So you want to run faster for long distances, huh?
There’s a lot of theories that will help you reach that goal… but here’s an exceedingly simple tip that anyone can implement immediately and see results.
Don’t waste energy.
Yup. That’s it.
Running involves muscle contractions to initiate and sustain movement. Muscles primarily use glucose and oxygen. Your body has a limited supply of glucose and a limited ability to supply oxygen. since we’re discussing long-distance running, we won’t be surpassing our body’s oxygen delivery capabilities. Furthermore, muscles get fatigued with repeated use. Both glucose-delivery and fatigue are limiting factors when running long distances. The less glucose we use and the less muscle contractions we initiate, the longer we can run at a faster speed.
So how do we conserve glucose and reduce fatigue?
We eliminate unnecessary muscle contractions.
Over the years, I’ve had conversations with physical therapist and biomechanics researcher Dr. Scott Hadley. Scott investigates the idea that running gait is controlled by a series of reflexes that initiate a pattern of muscle contractions and relaxations around the body that allows us to run. This concept made a lot of sense.
It made even more sense after reading this description of running form by Steve Magness:
Magness talks extensively about active and passive movements throughout the gait cycle. This is the crux of learning to run with more efficiency- too many people try to activate muscles that should be relaxed throughout the gait cycle. For example, it’s common for people to do the following:
- Try to lift the foot off the ground by activating the quadriceps by “lifting the knee.”
- Try to lift the foot toward the butt by contracting the hamstring.
- Contract the quads to create a braking effect when running downhill.
- Contract the quads too much as the primary means of running uphill.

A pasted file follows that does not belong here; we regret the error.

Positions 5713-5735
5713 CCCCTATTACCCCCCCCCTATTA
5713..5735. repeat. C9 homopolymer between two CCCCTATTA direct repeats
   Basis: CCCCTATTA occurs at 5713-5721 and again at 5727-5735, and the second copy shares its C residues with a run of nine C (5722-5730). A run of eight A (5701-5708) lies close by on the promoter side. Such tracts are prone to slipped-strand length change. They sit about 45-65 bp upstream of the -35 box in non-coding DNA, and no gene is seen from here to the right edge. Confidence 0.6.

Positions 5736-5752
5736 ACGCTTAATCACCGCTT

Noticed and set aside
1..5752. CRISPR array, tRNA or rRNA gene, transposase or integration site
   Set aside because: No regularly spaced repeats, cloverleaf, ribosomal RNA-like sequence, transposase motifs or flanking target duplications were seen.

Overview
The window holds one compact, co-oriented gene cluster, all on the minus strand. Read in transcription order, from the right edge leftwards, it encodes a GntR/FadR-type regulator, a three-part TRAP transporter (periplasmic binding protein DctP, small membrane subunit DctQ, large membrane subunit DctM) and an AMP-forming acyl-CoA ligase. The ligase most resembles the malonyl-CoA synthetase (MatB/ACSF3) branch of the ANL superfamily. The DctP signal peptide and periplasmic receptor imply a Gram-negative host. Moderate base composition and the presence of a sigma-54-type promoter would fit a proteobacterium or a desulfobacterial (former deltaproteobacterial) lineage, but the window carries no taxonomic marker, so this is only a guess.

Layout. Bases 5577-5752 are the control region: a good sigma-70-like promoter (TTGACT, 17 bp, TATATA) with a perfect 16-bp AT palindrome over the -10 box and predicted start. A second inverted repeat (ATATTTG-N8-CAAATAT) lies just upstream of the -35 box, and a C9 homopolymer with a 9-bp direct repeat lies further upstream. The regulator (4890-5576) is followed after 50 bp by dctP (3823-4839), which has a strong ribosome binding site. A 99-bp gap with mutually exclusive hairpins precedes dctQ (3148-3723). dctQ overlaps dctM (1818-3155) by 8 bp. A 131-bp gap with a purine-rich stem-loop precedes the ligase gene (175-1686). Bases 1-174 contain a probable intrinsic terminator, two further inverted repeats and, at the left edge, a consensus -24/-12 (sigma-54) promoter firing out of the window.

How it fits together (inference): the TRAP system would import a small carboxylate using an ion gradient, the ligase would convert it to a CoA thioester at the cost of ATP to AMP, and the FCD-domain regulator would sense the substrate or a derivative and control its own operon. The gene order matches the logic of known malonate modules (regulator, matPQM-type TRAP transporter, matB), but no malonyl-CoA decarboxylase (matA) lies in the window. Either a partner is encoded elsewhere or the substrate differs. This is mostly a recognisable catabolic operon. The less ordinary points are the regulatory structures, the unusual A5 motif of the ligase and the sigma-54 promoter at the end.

- Contracting the soleus by “running on their toes”
All of these are completely unnecessary when doing anything other than sprinting. I’ll leave sprinting to the people that actually sprint.
There are a few other common unnecessary muscle contractions people use, but the point is the same. To run faster over longer distances, don’t contract muscles that are not necessary to initiate and sustain movement. You’ll save glucose and prevent premature muscle fatigue.
I use these lessons when running 100 milers. Even after 100 miles, my muscles are still relatively fresh. It’s not a surprise as I use them as little as possible. I’m lazy that way.
Another example- after we finished the TransRockies six day stage race, my friend Vanessa commented that her legs still felt fresh after 120+ miles. It’s no coincidence that she has great running form with little wasted motion. Speed over distance is all about conservation.
This is a stark contrast to other runners I observe. I’ll occasionally see a runner on a trail running at at 12:00/mile pace and kicking their butt with each step. It’s no surprise to see them complaining of hamstring cramps ten miles into the race. Or I’ll see the runner that’s prancing on their toes and not allowing their heel to touch the ground complaining about calf soreness before the halfway point of a race. I can’t count the times I’ve heard runners complain of “trashed quads.”
What do you think? Do you contract muscles unnecessarily? Is it holding you back? Try relaxing the muscles involved in the passive phases of the gait cycle; you’ll be surprised at the results.